The goal is to build an intuitive website that will use public and crowd sourced data to depict the real willingness to pay for housing by city/street/zip and in real time. The system will allow property owners to electronically collect short profiles of prospective renters, including their monthly income, credit score, references and willingness to pay. Once a property owner has accepted a submission, the remaining submissions would receive a summarized feedback loop of how their submission varied and an eventual recommendation of where to focus their search based on overall area trends.
Sight 4 Everyone (e-Liiso): (3rd Place)
Team Members: Rurangwa Moses, Kirigwajjo Anatoli, Kiruyi Edward
Doctors and optometrists using e-liiso will be able to check patients’ abilities by just taking a flash picture from a phone camera to see color, test for long and short-sightedness, and also detect the presence of cataracts and other eye conditions. The app uses smartphones’ cameras, flashlights and display to check how the eyes react to stimuli, while doctors can also track the progress of individual patients and easily keep a record of their geo-location.

Promoting Human Rights

Sponsors: USAID; The Blum Center for Developing Economies; The Human Rights Center;
Description of the Challenge: The challenge for this competition is to develop a proposal that will, in some way, combat the causes or consequences of corruption and thus directly or indirectly foster the rule of law. Alternately, a proposal might focus more generally on preserving or promoting the protection of individuals’ essential human rights. Examples of some focus areas could include, but are not limited to: issues such as genocide or mass atrocities including physical and mental cruelty, corruption, gender inequality, slavery and trafficking, political oppression, civil rights abuses, or forcible relocations.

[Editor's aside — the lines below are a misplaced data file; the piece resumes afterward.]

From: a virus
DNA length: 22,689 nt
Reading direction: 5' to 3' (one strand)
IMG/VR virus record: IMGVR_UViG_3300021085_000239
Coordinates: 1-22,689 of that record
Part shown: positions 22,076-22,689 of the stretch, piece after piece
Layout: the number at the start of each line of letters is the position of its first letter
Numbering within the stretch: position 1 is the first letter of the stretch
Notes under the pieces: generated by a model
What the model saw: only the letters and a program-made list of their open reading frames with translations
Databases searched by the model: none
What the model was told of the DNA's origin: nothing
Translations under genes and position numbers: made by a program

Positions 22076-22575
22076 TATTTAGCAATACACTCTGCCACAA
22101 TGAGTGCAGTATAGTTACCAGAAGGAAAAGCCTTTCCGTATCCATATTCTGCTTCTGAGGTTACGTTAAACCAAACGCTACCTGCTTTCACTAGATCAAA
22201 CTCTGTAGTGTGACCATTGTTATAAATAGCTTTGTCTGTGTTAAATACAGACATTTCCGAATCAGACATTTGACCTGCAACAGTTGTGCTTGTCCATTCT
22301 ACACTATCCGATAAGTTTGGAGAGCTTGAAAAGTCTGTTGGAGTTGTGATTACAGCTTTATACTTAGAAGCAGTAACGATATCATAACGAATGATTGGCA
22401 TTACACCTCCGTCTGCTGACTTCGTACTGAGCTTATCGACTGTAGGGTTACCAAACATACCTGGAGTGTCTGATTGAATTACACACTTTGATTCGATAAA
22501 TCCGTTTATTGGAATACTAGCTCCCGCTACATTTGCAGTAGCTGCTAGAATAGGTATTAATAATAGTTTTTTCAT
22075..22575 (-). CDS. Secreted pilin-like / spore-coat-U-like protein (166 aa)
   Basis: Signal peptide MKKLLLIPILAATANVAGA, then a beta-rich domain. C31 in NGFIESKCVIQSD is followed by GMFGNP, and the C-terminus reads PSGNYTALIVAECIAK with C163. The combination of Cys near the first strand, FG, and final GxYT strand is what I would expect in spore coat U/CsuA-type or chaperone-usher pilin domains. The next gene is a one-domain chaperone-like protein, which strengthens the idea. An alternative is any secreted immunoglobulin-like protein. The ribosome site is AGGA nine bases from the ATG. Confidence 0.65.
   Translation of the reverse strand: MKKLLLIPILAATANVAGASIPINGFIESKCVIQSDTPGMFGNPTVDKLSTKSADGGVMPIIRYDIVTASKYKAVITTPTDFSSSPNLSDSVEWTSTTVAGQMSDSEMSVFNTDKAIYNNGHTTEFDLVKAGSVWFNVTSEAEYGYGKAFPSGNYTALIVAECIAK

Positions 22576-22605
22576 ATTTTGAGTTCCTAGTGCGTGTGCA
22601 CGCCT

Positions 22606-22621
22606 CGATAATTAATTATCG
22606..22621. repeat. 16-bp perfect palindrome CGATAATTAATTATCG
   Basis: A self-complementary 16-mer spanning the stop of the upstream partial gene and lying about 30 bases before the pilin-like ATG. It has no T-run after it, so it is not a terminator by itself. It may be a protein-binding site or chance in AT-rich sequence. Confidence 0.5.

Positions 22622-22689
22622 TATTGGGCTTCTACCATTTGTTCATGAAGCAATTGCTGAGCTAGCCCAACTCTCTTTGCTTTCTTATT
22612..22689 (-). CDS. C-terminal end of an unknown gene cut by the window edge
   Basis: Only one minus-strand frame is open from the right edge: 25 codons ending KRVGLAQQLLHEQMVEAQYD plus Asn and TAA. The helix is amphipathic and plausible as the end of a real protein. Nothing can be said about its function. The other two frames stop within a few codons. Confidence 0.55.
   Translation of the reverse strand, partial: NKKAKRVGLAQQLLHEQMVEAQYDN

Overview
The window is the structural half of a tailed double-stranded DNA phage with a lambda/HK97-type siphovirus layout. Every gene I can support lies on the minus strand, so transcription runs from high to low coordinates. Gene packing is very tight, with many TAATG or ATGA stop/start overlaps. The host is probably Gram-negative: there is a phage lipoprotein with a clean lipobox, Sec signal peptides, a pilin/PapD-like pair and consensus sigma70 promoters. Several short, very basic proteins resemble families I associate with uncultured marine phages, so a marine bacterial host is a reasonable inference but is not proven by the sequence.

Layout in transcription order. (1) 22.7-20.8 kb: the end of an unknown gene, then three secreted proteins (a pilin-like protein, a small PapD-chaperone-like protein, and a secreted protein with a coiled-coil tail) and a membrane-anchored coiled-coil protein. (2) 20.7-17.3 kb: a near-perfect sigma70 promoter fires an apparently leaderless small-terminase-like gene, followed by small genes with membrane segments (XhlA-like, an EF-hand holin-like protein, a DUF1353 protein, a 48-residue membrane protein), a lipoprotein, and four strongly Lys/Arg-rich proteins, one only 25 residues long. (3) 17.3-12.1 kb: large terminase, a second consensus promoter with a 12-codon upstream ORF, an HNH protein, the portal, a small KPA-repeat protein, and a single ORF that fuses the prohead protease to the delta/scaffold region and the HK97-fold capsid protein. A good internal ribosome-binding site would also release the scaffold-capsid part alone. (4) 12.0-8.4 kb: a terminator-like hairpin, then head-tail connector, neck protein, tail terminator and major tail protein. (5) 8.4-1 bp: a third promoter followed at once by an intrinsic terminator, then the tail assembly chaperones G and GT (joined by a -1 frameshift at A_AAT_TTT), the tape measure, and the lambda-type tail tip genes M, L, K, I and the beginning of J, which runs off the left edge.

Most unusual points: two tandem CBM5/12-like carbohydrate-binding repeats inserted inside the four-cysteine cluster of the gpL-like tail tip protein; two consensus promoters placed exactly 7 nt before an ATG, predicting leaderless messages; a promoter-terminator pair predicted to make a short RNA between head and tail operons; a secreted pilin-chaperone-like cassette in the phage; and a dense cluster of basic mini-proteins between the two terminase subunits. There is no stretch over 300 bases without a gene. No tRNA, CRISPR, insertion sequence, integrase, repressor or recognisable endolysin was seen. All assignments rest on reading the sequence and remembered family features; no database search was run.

Youth Empowerment Centers for Marginalized Mexican Communities: (1st Place)
Team Members: Cristian De Leon, Jose Flores, Sergio Garcia
The Adelante youth empowerment center will work with at-risk teens from Mexico who are academically demotivated or who have few resources available to them. It will motivate and empower them, supporting young professionals to be agents of change in their communities. The summer program centers will provide teens and communities with a safe haven dedicated to the professional advancement of youth and the development of Mexican communities. The franchise method of providing these centers throughout Mexico will identify local community youth and Mexican college students to lead the center in subsequent years, while the work on the expansion of Adelante youth centers across Mexico continues.
Maji Yaja Kwanza: (2nd Place)
Team Members: Ashley Miller, Rebecca “Becky” Mashaido